Regents approve tuition surcharge for CSE students

The board also green-lighted a remodel of the University’s volleyball center and reviewed progress on the Law School’s deficit.

Regent Kendall Powell speaks during the Universitys Board of Regents meeting at the McNamara Alumni Center on Friday, Feb. 8.

Jack Rodgers

Regent Kendall Powell speaks during the University’s Board of Regents meeting at the McNamara Alumni Center on Friday, Feb. 8.

by Austen Macalus

The University of Minnesota’s Board of Regents passed a tuition surcharge for College of Science and Engineering students, approved renovations to the University’s volleyball center and reviewed progress on a three-year plan to balance the Law School’s multi-million dollar deficit at meetings on Thursday and Friday.

Tuition surcharge passed for CSE students

In an effort to expand CSE’s capacity, regents voted to implement a $1,000 per semester surcharge for incoming undergraduate students next academic year. The surcharge would not apply to current students. 

The surcharge will allow the college to increase the number of students, with plans to add 100 additional undergraduates in each of the next three years. The additional revenue would help pay for renovations to CSE facilities, which administrators say would open the door for expansion.

“A big part of the motivation for this surcharge, which is [in] line with the programs in engineering at all Big Ten schools among some other universities, is to provide resources for us to increase capacity and expand our program, because that’s where demand is,” said CSE Dean Mos Kaveh. “Our expectations and our plan is to grow across the board.”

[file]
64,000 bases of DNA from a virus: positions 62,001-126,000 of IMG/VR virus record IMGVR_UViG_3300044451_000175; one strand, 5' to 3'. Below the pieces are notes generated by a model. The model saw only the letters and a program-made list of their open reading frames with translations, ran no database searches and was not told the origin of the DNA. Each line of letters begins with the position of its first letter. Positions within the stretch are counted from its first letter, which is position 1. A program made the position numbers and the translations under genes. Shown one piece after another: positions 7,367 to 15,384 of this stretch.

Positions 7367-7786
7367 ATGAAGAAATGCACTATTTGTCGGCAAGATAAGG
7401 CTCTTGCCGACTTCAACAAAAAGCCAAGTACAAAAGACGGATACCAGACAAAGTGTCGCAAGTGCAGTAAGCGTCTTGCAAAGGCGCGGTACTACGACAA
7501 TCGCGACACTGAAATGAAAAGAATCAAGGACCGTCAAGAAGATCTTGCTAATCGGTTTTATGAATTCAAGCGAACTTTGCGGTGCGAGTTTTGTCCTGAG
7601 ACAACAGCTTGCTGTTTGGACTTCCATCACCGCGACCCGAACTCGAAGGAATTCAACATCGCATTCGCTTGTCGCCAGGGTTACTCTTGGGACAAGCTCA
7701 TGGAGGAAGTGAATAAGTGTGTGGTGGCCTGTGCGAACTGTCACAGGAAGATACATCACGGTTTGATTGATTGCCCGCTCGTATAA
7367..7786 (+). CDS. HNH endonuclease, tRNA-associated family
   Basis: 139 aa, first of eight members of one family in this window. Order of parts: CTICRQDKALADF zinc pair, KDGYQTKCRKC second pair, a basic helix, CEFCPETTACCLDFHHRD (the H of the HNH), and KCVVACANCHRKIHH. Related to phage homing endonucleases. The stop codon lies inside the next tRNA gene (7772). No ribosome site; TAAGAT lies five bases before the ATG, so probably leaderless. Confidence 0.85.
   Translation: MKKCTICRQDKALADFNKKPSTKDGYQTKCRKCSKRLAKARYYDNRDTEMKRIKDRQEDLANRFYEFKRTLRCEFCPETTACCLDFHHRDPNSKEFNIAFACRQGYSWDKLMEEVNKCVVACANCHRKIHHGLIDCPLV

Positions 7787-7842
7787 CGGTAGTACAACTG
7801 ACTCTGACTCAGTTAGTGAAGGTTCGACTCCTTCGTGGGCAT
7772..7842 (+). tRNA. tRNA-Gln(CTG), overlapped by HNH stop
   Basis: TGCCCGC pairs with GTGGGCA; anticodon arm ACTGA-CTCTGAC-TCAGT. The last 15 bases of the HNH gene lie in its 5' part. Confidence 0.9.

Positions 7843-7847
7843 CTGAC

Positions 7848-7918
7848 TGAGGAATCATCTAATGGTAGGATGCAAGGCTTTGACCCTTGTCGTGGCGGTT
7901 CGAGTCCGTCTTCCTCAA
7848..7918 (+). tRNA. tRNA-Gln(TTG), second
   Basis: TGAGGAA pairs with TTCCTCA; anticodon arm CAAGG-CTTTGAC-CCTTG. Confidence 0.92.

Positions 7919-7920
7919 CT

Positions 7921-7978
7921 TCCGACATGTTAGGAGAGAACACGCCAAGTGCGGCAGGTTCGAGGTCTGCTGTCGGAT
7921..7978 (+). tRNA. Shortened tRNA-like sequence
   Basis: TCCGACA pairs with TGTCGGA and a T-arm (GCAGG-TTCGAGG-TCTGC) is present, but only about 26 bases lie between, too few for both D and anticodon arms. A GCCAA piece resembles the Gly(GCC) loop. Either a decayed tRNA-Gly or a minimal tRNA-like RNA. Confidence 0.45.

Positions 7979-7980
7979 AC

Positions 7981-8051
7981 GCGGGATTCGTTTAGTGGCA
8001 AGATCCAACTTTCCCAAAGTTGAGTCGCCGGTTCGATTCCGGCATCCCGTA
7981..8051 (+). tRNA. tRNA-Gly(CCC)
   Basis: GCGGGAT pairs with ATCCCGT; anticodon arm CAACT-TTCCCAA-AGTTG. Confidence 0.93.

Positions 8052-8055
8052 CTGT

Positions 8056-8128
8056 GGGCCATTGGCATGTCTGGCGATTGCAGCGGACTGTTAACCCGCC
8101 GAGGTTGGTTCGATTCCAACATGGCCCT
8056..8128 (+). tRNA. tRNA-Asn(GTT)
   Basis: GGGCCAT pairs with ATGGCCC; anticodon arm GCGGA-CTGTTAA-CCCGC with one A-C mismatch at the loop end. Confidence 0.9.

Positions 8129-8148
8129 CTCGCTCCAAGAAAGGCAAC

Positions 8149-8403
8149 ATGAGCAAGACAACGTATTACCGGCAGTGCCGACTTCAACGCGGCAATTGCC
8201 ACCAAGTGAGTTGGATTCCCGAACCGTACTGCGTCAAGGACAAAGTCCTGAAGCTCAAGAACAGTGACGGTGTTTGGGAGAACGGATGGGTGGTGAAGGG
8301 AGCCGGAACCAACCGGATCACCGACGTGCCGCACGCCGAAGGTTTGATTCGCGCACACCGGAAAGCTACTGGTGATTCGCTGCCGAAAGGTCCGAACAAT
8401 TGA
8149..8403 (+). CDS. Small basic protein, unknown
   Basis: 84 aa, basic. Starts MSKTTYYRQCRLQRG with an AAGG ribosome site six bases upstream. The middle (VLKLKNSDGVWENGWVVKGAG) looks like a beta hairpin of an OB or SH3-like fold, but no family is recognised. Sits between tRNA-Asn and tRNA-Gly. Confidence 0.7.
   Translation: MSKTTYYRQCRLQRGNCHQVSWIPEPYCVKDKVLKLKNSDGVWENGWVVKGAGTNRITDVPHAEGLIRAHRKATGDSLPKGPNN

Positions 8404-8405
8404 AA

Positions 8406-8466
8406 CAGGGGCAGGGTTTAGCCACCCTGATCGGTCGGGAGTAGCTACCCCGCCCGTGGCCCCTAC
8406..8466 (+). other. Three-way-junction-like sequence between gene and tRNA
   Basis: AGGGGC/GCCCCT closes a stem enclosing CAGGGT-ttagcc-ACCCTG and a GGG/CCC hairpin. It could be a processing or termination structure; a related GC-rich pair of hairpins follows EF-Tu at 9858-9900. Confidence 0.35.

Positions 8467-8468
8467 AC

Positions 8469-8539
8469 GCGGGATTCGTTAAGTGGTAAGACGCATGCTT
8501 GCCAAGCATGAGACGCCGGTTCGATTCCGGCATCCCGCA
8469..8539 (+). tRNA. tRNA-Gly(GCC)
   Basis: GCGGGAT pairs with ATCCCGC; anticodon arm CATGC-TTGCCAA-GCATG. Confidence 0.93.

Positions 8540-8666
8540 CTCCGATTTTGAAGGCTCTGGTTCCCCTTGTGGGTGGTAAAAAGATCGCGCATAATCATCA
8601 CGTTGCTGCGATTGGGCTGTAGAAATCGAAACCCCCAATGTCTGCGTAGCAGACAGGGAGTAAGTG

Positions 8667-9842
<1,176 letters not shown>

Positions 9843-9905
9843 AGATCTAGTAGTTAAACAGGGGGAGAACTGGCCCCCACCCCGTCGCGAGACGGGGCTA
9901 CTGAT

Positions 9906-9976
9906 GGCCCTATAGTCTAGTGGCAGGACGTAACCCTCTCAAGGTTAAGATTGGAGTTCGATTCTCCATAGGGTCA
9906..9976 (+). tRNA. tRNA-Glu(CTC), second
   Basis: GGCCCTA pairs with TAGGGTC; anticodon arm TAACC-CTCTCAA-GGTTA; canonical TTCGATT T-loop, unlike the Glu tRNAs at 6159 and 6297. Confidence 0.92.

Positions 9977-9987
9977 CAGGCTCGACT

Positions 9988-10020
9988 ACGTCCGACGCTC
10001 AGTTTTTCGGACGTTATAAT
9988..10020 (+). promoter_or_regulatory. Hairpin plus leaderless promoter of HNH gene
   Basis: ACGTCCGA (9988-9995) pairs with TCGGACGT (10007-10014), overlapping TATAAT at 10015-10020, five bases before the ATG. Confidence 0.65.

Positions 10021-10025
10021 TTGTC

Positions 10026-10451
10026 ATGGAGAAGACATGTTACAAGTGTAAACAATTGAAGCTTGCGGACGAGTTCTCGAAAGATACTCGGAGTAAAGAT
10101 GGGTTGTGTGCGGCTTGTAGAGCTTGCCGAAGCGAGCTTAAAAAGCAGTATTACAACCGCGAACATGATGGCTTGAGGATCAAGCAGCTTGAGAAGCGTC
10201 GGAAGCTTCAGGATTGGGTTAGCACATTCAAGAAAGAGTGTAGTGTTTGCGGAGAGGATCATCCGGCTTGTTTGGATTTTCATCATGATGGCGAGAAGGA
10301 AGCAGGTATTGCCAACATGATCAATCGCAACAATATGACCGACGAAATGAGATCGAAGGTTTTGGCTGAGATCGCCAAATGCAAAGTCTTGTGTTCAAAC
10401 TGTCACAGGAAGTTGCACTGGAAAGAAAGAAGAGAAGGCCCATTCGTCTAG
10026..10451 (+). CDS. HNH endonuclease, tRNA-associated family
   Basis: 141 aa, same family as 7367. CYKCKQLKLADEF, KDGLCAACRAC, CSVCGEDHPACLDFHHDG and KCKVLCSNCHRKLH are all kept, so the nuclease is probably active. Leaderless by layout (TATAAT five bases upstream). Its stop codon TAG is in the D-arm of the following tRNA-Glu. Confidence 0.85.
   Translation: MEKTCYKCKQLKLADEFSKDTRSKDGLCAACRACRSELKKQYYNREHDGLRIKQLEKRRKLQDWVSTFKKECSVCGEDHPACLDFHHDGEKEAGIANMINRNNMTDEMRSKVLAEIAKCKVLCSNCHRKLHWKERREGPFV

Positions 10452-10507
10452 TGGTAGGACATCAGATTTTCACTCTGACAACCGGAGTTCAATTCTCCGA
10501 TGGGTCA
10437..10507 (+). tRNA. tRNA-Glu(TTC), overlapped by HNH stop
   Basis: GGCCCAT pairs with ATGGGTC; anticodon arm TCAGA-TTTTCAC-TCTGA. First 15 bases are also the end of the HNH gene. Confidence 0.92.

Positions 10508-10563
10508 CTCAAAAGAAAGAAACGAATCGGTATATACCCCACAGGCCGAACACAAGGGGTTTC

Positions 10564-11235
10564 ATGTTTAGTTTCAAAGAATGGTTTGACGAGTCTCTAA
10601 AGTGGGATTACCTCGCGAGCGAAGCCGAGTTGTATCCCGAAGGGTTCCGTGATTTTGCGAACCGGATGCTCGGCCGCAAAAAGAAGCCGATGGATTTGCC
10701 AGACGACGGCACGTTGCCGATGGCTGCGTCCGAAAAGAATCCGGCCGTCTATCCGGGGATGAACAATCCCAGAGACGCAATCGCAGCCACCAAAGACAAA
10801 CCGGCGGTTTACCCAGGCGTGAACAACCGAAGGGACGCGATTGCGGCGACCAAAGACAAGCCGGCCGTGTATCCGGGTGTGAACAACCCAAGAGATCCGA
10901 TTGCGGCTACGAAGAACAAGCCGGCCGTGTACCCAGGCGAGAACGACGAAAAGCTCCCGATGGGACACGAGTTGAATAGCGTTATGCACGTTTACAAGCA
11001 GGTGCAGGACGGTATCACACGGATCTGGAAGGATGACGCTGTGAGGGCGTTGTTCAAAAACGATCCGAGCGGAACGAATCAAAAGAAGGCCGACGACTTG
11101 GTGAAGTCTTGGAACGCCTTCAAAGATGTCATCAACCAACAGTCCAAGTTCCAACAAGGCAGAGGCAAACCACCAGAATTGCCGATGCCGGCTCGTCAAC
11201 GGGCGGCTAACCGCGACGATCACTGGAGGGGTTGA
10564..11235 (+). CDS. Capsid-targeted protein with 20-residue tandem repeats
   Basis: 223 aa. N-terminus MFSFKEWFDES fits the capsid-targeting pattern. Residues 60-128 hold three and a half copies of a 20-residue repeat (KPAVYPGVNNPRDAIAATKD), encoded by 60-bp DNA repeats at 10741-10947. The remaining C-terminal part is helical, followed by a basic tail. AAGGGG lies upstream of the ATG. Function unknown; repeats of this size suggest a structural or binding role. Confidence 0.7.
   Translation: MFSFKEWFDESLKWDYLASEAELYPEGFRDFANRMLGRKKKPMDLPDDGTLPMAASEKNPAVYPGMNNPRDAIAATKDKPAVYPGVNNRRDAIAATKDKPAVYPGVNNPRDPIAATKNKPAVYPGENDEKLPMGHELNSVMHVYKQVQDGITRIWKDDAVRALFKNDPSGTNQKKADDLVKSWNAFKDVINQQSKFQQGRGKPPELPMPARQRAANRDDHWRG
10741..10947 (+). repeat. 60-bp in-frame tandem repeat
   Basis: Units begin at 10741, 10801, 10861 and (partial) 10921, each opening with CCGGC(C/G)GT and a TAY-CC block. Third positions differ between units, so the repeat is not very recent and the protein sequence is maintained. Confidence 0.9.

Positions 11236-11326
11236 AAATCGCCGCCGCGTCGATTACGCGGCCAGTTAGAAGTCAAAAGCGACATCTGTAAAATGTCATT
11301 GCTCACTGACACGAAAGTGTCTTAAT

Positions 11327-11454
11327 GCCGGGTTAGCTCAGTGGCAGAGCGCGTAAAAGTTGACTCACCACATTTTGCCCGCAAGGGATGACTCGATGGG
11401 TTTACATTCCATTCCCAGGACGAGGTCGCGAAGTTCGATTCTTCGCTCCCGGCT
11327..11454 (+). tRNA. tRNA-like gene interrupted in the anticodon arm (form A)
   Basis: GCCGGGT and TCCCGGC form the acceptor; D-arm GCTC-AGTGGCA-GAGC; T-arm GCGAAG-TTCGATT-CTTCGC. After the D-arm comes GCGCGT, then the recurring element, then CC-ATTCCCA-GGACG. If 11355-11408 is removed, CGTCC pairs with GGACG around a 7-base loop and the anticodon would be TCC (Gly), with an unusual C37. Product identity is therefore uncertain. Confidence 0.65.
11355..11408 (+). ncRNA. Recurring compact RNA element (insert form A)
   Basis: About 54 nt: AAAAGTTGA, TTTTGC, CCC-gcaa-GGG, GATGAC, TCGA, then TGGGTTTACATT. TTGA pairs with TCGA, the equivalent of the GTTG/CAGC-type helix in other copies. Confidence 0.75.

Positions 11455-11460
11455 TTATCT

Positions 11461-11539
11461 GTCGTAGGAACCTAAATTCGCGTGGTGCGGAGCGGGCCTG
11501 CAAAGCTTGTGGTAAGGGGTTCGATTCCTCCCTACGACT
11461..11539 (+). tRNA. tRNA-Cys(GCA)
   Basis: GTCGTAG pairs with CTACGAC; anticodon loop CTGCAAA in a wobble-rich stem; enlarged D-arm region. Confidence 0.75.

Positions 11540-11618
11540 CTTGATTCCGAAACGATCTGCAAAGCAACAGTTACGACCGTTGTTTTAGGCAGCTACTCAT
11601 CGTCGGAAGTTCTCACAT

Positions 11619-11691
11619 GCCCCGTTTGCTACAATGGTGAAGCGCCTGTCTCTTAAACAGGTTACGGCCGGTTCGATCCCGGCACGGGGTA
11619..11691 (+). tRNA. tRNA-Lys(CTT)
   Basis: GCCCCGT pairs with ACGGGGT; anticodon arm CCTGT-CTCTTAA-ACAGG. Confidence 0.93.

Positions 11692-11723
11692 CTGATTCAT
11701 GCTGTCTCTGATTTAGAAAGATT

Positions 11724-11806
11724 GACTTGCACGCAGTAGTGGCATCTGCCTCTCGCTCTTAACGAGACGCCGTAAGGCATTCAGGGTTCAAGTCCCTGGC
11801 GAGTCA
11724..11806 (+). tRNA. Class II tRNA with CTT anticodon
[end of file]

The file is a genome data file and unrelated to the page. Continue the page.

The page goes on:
CSE has seen a 25 percent increase in student enrollment over the last 10 years. The “extraordinary increase” in demand has overwhelmed several programs and there’s a lack of adequate space, Kaveh said. 

The new CSE fees would match those at the Carlson School of Management, which also charges a surcharge in addition to undergraduate tuition, said University budget director Julie Tonneson. 

Tonneson pointed out that all other public schools in the Big Ten have a surcharge or fee for engineering and computer sciences progress, though surcharges on non-engineering disciplines are less widespread. 

However, some on the board expressed concerns about the increased fees.